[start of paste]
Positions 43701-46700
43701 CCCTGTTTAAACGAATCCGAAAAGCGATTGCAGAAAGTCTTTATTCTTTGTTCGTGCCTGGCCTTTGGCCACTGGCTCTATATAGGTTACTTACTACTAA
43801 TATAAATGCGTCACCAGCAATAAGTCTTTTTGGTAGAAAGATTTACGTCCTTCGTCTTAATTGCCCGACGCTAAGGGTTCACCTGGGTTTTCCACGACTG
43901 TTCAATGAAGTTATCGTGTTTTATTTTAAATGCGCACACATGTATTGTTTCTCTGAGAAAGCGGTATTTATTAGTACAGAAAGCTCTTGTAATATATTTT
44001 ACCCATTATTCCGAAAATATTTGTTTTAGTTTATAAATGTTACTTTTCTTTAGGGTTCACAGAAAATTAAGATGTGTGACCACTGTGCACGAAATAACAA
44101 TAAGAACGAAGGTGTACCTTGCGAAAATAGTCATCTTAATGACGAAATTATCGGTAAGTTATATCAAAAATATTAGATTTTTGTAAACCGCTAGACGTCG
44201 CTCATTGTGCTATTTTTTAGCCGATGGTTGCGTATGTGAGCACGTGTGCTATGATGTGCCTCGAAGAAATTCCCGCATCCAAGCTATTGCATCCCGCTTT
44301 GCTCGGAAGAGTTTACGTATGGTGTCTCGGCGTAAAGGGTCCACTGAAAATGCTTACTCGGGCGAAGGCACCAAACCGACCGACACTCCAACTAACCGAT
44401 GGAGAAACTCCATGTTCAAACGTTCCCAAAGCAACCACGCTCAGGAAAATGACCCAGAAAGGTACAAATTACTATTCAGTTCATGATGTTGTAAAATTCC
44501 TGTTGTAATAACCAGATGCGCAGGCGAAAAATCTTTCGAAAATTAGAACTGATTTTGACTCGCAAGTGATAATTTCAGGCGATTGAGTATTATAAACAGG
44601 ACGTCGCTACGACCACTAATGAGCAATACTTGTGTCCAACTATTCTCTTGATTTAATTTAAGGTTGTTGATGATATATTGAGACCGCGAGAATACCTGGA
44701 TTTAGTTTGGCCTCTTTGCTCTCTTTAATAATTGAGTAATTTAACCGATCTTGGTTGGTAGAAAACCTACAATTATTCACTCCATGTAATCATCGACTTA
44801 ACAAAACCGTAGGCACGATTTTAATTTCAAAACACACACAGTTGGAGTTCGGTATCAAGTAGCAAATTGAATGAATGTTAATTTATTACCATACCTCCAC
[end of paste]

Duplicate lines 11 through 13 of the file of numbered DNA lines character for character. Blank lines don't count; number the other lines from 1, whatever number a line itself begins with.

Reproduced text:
44601 ACGTCGCTACGACCACTAATGAGCAATACTTGTGTCCAACTATTCTCTTGATTTAATTTAAGGTTGTTGATGATATATTGAGACCGCGAGAATACCTGGA
44701 TTTAGTTTGGCCTCTTTGCTCTCTTTAATAATTGAGTAATTTAACCGATCTTGGTTGGTAGAAAACCTACAATTATTCACTCCATGTAATCATCGACTTA
44801 ACAAAACCGTAGGCACGATTTTAATTTCAAAACACACACAGTTGGAGTTCGGTATCAAGTAGCAAATTGAATGAATGTTAATTTATTACCATACCTCCAC